By Jacob Mchangama

2024 is a pivotal year for the future of global democracy, as some two billion—about half the adult population of the globe—will have the chance to vote.

Even though more people will cast a ballot in 2024 than any previous year, the prevailing mood seems more fearful than celebratory. In the words of Darrell M. West, a senior fellow at the Brookings Institution, the combination of online influence campaigns and artificial intelligence has created a “perfect storm of disinformation” that threatens free and fair elections. This type of pessimism has led several open societies—including those of the European Union—to adopt illiberal measures such as banning foreign media outlets and cracking down on social media platforms. The rise of generative artificial intelligence has only heightened the sense of emergency.

Yet little attention has been paid to the fact that Team Democracy triumphed in one of 2024’s most decisive battles by staying true to its liberal values.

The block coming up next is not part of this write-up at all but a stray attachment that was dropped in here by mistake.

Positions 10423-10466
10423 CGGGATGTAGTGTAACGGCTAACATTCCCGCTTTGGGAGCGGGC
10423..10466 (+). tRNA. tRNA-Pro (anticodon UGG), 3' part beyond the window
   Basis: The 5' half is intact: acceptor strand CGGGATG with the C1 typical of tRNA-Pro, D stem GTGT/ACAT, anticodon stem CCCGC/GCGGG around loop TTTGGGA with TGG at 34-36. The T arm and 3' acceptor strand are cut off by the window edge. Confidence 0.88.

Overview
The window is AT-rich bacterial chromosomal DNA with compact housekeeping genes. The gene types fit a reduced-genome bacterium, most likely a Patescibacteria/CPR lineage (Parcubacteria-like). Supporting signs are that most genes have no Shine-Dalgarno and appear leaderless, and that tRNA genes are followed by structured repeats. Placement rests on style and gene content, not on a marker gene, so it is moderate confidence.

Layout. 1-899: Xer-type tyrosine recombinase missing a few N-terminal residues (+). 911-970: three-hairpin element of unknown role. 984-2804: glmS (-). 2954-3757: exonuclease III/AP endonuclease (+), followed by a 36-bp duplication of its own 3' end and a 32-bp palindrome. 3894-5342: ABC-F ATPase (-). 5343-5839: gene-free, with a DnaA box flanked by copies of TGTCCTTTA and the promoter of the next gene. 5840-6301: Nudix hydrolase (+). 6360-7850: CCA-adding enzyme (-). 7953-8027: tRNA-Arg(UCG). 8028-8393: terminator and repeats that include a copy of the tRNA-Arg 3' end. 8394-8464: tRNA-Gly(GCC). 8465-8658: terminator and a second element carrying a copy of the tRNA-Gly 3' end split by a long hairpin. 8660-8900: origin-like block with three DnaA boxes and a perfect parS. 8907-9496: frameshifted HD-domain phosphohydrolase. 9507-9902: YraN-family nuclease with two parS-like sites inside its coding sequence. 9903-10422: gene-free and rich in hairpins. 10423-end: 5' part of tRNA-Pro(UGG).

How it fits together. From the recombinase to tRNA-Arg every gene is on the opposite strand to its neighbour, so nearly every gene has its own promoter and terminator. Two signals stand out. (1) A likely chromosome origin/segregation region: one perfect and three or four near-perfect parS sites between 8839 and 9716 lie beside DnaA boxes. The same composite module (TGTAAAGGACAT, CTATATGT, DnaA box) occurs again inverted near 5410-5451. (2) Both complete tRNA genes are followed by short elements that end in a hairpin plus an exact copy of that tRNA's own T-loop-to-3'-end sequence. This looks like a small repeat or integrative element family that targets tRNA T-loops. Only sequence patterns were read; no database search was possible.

Taiwan is an instructive example of a young and vibrant democracy that views freedom of expression as a competitive advantage against authoritarian censorship and propaganda. In large part, Taiwan’s response to China’s aggressive disinformation campaigns has relied on a model where organic and civil society-led initiatives serve as first responders and heavy-handed government intervention is treated with great skepticism. Taiwan’s success provides a proof of concept that should prompt a change of course in European democracies, which increasingly believe that preserving their open societies requires sacrificing free expression.

Taiwan: A Model to Follow

Taiwan lives with constant Chinese saber-rattling, but without the security guarantees of NATO that many European democracies can rely on vis-à-vis Russia. Taiwan has been the largest target of foreign disinformation for the last ten years. Regardless, the January 2024 presidential election did not go the way that China wanted. The pro-sovereignty Democratic Progressive Party, which promotes a national identity separate from China, won an unprecedented third presidential term as Lai Ching-te swept to power replacing the term-limited Tsai Ing-wen, also of the DPP.

Despite deep concerns about Chinese disinformation, the election was carried out with minimal efforts to censor the island state’s vibrant public square.

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